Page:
However, film makers claim utilisation of the cinema screen inventory in a particular region was not optimum because of these rules.

Besides restricting the number of screenings, the association also insisted the producer / distributor to follow a holdback period with respect to monetisation of content across other mediums (television, satellite, compact disc / DVD, etc), which led to under-selling of distribution or telecast rights.

Post the CCI order, Jain said the holdback terms and conditions will now be decided by business partners like IPR owners (UTV, Eros, Reliance, etc) or television channels (Zee, Sony Star, etc).
“I can certainly say that the order will significantly enhance business prospects in terms of monetising the new film content across platforms,” said Jain.

For the exhibitor fraternity, the CCI order means no restrictions on the number of shows and simultaneous release as per the film’s national release date — new Hindi films were allowed a release in Karnataka only after two weeks of its first release.

However, the CCI order does not apply on restrictions put in place by the various states for screening Hindi films. The state restrictions are not severely negative, hence not a big concern for exhibitors, experts said.

While industry players did not exactly quantify the kind of losses or the incremental revenue the fraternity could have booked, they feel it could be in the region of 5% per film.

“Taking a thumb rule average—the incremental revenue for smaller films will be less and vice-versa—the delta could be in the range of 1%-2% for the entire industry. The total film industry is in the region of Rs12,000 crore and the theatrical component roughly is 60% of the overall industry size, that is, Rs7,200 crore. Taking delta of 1-2% figure into consideration, the incremental revenue for the various stakeholders is in the range of Rs72-144 crore,” said the industry expert.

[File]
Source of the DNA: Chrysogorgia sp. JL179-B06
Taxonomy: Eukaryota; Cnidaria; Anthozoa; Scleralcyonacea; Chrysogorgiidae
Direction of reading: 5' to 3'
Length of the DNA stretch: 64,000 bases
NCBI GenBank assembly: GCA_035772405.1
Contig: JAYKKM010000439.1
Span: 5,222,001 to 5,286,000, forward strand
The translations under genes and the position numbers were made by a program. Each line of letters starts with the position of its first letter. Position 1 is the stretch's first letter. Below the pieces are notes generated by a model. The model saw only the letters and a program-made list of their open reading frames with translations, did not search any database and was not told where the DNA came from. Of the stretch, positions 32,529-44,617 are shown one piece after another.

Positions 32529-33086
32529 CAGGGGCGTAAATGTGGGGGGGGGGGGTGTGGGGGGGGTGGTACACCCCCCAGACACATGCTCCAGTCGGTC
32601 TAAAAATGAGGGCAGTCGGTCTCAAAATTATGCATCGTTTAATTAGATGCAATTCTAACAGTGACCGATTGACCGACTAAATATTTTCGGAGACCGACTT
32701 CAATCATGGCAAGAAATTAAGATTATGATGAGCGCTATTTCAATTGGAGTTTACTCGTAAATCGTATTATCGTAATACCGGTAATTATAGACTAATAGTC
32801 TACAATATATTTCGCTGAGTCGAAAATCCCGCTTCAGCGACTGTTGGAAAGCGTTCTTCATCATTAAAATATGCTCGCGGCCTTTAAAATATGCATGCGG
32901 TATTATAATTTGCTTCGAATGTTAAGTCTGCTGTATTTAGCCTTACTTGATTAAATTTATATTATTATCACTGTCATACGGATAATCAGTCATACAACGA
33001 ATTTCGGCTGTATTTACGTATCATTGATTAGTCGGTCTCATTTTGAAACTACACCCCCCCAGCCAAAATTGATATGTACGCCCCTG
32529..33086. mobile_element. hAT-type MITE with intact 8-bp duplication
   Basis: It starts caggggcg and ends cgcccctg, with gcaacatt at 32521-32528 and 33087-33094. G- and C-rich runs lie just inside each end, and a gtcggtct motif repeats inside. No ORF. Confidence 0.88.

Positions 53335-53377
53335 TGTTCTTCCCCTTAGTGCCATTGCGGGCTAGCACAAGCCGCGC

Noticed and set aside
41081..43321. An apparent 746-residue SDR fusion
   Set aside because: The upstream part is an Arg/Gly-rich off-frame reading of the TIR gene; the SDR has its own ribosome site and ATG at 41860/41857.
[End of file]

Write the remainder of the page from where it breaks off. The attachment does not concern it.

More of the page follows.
While the figure may appear small given the size of the industry, with the restrictions gone, producers / distributors / exhibitors can put together a better business plan that would enhance revenues.
“Today, India has more than 12,000 screens, but even the big blockbuster movies are released in only 3,000-odd screens. So the whole release plan can be taken to a different level now and the incremental business can be much larger than the 1- 2% being arrived at earlier,” the expert said.

Also, in a few territories, the associations would restrict the membership to only non-corporate entities and a private / public limited company could never become a member of the association.

“One had to be either a partnership or a sole proprietorship to become a member of the association. So partnering with the local guy was the only option for organised players to distribute their films in such territories before, which is not the case anymore,” said a top industry official.

While everything certainly appears hunky-dory for the film fraternity, some analysts feel that the CCI decision may not work for film exhibitors (theatres and multiplex chains).

“They will no longer be in a position to negotiate higher revenue share with film producers / distribution going forward,” said an analyst with a local brokerage.

Kamal Gianchandani, president, PVR Pictures, said, “There is a mutual agreement in place already between distributors / producers and exhibitors to share revenues in a certain manner.

All of that has already been put on paper and agreed up on. So irrespective of the CCI order, there are no concerns for a film exhibitor as far as revenue share is concerned.”

However, the CCI order certainly is a negative for a section of exhibitors who make advance payments to distributors for booking a particular film in their respective theatres. There is an industry practice wherein an exhibitor makes advance payments to the distributor for booking a picture. The advance payment is made to the distributor against the share the exhibitor will generate after the film releases.